Rocky’s mobile phone goes off, Maxine recognizing the ringtone as “Una furtiva lagrima.” “Listen my darling, here’s the situation— Wait . . . Un gazz, I’m talkin to a robot here, right? Again. So! uh-huh! how you doing? how long you been a robot . . . You wouldn’t be Jewish, by any chance? Yeah, like when you were thirteen, did your parents give you a bot mitzvah?”

ashamed to admit this made me laugh out loud

—p.66 by Thomas Pynchon 3 months, 4 weeks ago
70

Justin and Lucas met at Stanford. Kept running into each other within a tight radius of Margaret Jacks Hall, which in that day housed the Computer Science department and was affectionately known as Marginal Hacks. They primal-screamed their way together through one finals week after another, and by the time they graduated, they’d already put in weeks of pilgrimage up and down Sand Hill Road, pitching to the venture-capital firms which lined that soon-to-be legendary thoroughfare, arguing recreationally, trembling in performance anxiety, or, resolved to be Zenlike, just sitting in the traffic jams typical of that era, admiring the vegetation [...]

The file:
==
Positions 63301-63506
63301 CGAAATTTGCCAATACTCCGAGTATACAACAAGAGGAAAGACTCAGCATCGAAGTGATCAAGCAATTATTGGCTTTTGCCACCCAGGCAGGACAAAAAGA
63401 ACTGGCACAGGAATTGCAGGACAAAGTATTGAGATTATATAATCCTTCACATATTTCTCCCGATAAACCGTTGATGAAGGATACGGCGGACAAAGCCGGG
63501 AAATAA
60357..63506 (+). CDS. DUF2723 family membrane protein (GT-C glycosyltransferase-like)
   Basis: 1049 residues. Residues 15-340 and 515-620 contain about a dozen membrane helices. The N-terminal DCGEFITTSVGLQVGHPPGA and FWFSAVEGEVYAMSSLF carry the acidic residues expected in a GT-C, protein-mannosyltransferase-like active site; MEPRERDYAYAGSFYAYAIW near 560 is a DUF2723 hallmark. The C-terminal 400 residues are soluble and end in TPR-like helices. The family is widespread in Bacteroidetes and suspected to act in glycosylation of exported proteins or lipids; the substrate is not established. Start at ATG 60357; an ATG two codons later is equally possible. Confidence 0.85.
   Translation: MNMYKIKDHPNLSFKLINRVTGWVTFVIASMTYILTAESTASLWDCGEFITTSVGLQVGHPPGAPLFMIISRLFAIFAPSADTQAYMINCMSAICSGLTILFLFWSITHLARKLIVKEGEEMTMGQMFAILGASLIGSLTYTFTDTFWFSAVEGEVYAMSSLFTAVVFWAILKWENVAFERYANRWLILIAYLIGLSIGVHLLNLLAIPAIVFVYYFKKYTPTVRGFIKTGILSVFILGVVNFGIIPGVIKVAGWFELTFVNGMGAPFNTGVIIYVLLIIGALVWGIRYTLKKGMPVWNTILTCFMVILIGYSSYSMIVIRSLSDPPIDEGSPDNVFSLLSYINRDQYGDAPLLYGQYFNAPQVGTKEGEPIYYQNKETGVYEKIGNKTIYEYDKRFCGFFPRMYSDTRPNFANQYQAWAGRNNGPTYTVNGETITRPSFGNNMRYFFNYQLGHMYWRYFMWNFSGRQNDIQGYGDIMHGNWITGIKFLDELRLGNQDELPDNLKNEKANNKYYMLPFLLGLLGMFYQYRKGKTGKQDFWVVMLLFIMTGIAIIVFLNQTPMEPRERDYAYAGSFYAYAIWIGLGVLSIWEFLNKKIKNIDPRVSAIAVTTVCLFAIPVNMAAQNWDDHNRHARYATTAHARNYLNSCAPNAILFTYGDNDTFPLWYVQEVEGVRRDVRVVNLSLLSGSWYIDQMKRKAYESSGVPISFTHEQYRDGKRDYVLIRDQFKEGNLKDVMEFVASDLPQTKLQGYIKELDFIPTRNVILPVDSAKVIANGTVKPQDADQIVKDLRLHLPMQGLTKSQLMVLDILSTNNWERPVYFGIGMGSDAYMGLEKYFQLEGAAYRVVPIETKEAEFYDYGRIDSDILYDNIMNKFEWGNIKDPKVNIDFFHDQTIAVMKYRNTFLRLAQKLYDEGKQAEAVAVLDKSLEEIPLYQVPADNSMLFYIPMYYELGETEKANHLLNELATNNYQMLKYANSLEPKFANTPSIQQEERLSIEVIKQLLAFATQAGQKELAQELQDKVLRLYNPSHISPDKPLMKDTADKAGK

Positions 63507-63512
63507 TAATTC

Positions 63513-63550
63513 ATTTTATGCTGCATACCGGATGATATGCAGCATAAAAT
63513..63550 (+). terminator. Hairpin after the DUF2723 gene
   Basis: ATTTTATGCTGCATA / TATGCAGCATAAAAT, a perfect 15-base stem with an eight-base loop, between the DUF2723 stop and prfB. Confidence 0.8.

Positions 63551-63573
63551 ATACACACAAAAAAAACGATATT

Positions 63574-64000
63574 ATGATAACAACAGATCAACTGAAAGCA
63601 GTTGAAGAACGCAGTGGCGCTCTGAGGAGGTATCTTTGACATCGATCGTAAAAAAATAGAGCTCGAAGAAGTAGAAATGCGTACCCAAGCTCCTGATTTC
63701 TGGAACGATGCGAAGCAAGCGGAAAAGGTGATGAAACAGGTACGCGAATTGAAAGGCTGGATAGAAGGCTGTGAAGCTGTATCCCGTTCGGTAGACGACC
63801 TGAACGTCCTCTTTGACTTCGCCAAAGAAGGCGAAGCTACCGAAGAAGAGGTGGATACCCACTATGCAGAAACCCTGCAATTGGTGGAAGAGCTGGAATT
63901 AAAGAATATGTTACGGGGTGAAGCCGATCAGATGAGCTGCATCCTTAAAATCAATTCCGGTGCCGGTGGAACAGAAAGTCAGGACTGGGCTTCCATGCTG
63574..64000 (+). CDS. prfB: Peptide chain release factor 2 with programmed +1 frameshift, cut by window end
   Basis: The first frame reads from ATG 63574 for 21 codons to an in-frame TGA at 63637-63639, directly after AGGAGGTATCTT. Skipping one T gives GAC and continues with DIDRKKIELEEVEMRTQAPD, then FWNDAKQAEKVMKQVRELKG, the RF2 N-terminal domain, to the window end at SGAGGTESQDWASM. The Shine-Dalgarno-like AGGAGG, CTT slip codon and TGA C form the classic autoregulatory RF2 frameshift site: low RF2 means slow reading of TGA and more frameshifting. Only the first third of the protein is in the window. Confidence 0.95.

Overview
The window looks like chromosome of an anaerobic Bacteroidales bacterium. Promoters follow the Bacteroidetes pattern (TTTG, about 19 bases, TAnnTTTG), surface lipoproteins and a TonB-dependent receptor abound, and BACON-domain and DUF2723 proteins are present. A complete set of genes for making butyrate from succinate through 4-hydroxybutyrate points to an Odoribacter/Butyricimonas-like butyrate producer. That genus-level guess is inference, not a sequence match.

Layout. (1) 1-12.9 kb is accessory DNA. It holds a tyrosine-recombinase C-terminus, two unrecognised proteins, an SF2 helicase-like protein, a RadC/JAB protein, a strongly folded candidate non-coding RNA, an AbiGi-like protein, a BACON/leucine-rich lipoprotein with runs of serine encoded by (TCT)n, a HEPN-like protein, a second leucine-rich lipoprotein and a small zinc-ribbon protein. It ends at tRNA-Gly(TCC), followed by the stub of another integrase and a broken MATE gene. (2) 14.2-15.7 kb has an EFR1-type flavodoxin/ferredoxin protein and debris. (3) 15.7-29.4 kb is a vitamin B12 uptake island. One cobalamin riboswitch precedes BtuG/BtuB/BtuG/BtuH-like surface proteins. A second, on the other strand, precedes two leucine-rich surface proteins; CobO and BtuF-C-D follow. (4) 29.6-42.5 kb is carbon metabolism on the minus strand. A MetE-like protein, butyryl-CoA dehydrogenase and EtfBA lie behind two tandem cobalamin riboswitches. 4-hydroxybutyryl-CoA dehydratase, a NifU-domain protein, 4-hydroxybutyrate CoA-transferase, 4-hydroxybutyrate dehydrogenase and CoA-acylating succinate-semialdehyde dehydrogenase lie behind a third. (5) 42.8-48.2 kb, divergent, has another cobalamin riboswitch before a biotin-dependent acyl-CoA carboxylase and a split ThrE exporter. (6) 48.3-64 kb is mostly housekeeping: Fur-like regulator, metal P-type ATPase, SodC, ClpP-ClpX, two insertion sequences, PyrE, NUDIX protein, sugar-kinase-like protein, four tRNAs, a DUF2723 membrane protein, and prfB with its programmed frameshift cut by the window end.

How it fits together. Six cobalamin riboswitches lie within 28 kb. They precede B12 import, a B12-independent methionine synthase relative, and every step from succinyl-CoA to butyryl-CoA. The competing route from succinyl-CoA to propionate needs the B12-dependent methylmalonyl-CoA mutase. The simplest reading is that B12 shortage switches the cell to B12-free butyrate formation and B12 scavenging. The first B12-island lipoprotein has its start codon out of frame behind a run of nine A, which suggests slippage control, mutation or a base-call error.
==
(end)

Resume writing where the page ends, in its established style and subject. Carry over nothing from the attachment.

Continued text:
—p.70 by Thomas Pynchon 3 months, 4 weeks ago

Justin and Lucas met at Stanford. Kept running into each other within a tight radius of Margaret Jacks Hall, which in that day housed the Computer Science department and was affectionately known as Marginal Hacks. They primal-screamed their way together through one finals week after another, and by the time they graduated, they’d already put in weeks of pilgrimage up and down Sand Hill Road, pitching to the venture-capital firms which lined that soon-to-be legendary thoroughfare, arguing recreationally, trembling in performance anxiety, or, resolved to be Zenlike, just sitting in the traffic jams typical of that era, admiring the vegetation [...]

—p.70 by Thomas Pynchon 3 months, 4 weeks ago